During October 1992 an increase in the number of isolates of Salmonella mikawasima, a rare serotype, was noted including a cluster of nine cases in the South West Thames region. A case control study was conducted and univariate analysis showed a statistical association between illness and eating at takeaway A for cases compared with household controls (P = O003) and with neighbourhood controls (P = 0.0245). Cases were also more likely to have eaten kebabs than were controls or average takeaway A customers, implicating doner kebabs as the most likely vehicle of infection. Plasmid profile analysis of the nine cases' isolates showed them to be indistinguishable and to be characterized by a single plasmid of approximately 60 MDa.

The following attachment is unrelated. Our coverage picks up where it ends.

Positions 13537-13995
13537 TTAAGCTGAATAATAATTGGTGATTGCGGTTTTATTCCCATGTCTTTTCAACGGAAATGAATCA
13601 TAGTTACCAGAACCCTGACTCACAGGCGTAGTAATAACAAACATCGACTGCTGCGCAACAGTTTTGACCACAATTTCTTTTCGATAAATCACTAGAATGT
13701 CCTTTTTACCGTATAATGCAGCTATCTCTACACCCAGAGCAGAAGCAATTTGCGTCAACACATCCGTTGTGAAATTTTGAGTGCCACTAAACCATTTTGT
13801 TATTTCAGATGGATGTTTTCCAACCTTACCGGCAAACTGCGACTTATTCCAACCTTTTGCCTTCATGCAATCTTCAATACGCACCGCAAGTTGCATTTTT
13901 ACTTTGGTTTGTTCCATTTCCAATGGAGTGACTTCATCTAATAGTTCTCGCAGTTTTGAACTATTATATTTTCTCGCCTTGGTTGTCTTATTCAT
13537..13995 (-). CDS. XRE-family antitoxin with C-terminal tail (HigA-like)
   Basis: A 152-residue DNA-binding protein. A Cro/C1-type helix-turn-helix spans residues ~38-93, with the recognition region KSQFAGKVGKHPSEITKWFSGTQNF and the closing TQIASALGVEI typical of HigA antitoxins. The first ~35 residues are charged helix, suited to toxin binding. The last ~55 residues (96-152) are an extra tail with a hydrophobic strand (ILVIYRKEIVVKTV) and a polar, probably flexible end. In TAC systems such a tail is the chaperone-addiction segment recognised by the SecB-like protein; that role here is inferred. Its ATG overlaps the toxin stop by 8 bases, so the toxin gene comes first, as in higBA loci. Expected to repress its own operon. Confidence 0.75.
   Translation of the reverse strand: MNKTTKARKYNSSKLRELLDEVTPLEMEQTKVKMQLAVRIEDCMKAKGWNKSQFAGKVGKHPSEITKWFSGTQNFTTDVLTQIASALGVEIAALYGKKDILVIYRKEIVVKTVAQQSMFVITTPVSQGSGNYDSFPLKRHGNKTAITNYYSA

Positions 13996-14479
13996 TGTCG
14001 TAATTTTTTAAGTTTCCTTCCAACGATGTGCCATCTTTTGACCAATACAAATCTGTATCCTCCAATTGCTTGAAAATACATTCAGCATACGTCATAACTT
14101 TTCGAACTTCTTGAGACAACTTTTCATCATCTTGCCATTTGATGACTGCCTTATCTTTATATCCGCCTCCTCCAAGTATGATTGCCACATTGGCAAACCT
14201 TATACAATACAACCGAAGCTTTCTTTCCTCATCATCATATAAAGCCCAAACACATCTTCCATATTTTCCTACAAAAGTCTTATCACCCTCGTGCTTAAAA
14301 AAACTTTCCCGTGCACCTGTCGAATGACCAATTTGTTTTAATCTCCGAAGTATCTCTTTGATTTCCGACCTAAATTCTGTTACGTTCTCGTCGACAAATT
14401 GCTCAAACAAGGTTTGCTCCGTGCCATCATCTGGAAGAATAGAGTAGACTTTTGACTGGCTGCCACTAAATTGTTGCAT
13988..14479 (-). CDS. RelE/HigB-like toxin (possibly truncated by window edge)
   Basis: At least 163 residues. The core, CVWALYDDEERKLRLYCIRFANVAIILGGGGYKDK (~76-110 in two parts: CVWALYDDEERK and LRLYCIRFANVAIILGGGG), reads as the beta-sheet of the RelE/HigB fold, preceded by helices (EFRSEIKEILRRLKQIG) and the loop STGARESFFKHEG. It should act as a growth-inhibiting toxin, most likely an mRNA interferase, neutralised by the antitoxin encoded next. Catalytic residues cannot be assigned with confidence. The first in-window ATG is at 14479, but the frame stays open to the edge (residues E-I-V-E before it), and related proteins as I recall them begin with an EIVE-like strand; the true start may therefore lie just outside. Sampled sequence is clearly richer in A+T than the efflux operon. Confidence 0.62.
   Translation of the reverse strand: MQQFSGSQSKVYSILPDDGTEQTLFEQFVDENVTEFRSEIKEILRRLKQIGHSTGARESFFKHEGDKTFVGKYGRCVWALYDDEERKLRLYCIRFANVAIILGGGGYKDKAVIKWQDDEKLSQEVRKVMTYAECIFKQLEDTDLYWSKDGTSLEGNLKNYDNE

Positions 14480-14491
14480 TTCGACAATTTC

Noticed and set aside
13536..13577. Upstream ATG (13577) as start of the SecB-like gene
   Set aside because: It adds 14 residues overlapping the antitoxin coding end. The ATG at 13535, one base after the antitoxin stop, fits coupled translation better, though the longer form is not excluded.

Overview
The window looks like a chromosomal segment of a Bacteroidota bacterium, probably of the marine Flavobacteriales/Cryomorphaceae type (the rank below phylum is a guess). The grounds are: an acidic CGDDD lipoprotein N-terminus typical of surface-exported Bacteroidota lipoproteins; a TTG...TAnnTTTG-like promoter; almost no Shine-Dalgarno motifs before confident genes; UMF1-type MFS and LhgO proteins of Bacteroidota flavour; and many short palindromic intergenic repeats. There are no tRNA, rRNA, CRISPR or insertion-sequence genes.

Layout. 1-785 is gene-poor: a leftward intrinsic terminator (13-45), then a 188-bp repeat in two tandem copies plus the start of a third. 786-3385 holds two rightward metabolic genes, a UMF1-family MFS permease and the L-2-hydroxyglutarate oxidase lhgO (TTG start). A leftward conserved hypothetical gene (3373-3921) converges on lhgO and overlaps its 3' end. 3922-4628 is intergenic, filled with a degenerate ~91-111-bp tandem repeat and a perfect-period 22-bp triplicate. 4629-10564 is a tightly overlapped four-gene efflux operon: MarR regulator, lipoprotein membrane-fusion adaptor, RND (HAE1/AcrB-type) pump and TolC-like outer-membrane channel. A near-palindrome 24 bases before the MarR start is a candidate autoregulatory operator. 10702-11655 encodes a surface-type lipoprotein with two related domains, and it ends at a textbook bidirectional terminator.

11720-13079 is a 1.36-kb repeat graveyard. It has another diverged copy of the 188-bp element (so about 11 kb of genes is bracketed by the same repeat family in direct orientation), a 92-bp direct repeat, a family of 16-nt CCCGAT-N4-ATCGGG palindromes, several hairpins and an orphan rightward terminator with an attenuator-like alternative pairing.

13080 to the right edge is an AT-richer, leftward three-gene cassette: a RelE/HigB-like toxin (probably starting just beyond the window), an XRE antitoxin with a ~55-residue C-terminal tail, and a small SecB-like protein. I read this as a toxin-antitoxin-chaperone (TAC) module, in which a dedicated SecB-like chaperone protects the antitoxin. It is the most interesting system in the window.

The original source of the Salmonella mikawasima contamination was not determined, but food preparation practices for kebabs at takeaway A were insufficient to protect against illness if contaminated. This outbreak was only recognized because of the unusual serotype, but could be an indication of a more widespread problem with doner kebabs.